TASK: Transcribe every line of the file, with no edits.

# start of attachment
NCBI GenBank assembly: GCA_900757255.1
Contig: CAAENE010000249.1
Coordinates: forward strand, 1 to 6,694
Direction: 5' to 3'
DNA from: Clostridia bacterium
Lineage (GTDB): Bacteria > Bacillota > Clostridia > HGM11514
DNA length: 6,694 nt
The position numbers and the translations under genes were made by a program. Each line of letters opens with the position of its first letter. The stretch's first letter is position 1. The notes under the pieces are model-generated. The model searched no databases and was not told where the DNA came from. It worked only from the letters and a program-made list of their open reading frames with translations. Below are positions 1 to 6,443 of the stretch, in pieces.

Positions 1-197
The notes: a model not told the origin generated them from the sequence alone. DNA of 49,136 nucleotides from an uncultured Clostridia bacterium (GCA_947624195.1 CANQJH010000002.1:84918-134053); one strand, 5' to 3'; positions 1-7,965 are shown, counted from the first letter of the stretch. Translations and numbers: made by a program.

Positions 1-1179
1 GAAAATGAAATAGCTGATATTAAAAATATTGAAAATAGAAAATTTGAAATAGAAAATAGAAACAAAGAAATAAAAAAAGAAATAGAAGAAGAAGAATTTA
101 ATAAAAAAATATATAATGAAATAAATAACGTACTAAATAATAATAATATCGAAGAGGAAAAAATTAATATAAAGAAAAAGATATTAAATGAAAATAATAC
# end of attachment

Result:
NCBI GenBank assembly: GCA_900757255.1
Contig: CAAENE010000249.1
Coordinates: forward strand, 1 to 6,694
Direction: 5' to 3'
DNA from: Clostridia bacterium
Lineage (GTDB): Bacteria > Bacillota > Clostridia > HGM11514
DNA length: 6,694 nt
The position numbers and the translations under genes were made by a program. Each line of letters opens with the position of its first letter. The stretch's first letter is position 1. The notes under the pieces are model-generated. The model searched no databases and was not told where the DNA came from. It worked only from the letters and a program-made list of their open reading frames with translations. Below are positions 1 to 6,443 of the stretch, in pieces.

Positions 1-197
The notes: a model not told the origin generated them from the sequence alone. DNA of 49,136 nucleotides from an uncultured Clostridia bacterium (GCA_947624195.1 CANQJH010000002.1:84918-134053); one strand, 5' to 3'; positions 1-7,965 are shown, counted from the first letter of the stretch. Translations and numbers: made by a program.

Positions 1-1179
1 GAAAATGAAATAGCTGATATTAAAAATATTGAAAATAGAAAATTTGAAATAGAAAATAGAAACAAAGAAATAAAAAAAGAAATAGAAGAAGAAGAATTTA
101 ATAAAAAAATATATAATGAAATAAATAACGTACTAAATAATAATAATATCGAAGAGGAAAAAATTAATATAAAGAAAAAGATATTAAATGAAAATAATAC